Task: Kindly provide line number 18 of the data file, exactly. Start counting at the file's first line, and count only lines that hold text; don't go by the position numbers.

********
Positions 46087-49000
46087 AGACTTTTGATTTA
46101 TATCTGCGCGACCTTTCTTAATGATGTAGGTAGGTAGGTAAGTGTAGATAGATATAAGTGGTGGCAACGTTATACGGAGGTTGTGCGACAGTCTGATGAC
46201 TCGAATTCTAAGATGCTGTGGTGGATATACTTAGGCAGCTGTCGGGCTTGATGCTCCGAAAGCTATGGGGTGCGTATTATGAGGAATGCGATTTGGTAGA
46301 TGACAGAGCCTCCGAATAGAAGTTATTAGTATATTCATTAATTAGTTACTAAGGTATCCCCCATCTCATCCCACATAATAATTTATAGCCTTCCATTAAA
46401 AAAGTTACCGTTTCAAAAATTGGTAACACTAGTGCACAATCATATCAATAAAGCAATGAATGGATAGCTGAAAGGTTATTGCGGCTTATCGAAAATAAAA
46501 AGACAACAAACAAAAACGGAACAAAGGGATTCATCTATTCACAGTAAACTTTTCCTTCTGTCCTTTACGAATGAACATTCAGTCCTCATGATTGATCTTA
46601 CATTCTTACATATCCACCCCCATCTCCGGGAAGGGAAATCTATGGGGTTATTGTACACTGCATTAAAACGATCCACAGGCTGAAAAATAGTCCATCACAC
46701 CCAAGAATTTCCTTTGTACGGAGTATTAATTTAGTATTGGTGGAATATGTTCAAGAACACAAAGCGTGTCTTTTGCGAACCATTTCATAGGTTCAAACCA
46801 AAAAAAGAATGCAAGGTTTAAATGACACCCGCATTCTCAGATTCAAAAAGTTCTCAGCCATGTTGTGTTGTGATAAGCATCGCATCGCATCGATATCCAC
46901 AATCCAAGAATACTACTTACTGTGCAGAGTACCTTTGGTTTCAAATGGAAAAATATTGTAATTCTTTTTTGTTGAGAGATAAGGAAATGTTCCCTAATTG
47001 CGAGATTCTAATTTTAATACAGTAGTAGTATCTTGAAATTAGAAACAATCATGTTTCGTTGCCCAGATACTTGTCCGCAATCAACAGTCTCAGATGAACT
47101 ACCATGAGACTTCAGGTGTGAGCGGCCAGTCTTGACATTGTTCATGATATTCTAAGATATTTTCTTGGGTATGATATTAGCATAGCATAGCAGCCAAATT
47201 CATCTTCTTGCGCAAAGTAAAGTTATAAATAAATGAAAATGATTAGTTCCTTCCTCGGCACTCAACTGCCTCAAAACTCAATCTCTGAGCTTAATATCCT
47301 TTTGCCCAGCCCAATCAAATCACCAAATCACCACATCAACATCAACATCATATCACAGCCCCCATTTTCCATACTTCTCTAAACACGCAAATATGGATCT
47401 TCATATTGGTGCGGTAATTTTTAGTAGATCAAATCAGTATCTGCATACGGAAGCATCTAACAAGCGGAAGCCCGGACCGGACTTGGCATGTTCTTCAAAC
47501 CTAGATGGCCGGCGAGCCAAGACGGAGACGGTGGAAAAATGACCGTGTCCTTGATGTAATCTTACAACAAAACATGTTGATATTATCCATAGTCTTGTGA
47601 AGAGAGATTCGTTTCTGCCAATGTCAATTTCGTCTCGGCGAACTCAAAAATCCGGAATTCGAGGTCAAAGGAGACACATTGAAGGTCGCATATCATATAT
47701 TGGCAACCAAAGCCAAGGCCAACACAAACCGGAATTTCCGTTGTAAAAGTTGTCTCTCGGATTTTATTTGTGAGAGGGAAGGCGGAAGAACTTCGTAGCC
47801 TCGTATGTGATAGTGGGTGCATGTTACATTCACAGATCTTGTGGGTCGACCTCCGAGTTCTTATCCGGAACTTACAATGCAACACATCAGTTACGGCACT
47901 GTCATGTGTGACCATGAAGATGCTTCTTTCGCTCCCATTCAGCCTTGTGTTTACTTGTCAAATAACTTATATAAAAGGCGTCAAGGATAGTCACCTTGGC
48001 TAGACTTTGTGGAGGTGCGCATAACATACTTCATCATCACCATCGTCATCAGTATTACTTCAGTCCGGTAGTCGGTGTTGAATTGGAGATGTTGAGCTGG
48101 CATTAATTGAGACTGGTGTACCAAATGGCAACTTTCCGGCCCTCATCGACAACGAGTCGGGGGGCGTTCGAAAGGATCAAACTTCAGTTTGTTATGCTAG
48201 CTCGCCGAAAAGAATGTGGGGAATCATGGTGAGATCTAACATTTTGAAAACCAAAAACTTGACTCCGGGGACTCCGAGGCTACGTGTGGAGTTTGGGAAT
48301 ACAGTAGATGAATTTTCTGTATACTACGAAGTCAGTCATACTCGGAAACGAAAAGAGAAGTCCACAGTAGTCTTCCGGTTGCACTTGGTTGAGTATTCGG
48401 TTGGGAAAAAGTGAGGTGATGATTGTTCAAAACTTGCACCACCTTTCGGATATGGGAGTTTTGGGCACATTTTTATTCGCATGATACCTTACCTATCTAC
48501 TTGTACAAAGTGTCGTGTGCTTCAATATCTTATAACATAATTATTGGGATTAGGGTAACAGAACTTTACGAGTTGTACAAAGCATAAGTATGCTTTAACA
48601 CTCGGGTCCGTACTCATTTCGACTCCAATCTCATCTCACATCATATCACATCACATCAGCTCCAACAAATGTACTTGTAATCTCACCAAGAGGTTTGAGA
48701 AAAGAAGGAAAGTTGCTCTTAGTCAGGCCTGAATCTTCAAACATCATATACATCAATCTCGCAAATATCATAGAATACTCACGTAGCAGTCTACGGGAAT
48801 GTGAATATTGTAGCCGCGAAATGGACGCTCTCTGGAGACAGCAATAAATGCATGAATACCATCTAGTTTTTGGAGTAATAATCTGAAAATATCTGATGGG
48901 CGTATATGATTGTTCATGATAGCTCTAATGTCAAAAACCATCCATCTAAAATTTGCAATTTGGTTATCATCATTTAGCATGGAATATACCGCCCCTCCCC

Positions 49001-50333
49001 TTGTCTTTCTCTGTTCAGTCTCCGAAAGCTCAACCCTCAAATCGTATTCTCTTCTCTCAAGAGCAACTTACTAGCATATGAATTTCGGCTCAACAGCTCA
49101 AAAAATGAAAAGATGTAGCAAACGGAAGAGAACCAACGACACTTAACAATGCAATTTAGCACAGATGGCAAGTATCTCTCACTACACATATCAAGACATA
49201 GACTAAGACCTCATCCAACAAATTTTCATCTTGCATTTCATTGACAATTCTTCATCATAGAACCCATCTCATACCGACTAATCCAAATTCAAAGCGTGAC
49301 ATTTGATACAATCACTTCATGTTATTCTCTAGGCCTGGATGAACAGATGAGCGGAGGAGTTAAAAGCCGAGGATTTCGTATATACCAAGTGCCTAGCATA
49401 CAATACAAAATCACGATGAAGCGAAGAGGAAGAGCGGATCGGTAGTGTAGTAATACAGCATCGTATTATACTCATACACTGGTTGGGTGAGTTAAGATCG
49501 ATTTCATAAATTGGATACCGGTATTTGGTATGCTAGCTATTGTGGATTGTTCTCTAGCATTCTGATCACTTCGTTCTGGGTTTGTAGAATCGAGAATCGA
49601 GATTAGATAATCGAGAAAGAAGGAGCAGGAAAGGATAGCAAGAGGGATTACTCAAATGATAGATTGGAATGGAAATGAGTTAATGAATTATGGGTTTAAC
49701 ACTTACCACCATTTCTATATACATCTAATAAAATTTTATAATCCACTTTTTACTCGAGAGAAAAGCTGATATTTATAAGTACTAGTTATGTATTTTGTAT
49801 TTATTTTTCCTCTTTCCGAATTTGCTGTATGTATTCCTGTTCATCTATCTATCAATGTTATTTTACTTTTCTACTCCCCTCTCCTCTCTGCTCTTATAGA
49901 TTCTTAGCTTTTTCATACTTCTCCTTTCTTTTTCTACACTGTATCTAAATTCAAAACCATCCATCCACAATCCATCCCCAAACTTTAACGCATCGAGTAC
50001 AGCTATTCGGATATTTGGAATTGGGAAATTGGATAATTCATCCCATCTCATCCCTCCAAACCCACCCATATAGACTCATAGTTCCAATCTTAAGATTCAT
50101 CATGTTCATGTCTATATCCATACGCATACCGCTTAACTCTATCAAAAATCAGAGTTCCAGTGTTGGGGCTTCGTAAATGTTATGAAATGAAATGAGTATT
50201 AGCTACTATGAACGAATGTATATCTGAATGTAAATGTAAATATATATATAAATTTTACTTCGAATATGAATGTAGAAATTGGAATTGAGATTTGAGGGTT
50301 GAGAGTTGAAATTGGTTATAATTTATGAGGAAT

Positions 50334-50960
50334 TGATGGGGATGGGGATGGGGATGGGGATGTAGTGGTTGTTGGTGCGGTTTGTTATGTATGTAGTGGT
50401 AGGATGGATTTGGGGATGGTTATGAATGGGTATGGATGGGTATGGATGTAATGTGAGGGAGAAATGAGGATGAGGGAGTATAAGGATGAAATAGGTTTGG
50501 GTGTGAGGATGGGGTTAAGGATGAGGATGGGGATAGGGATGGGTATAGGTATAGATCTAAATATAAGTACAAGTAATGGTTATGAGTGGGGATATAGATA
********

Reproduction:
47601 AGAGAGATTCGTTTCTGCCAATGTCAATTTCGTCTCGGCGAACTCAAAAATCCGGAATTCGAGGTCAAAGGAGACACATTGAAGGTCGCATATCATATAT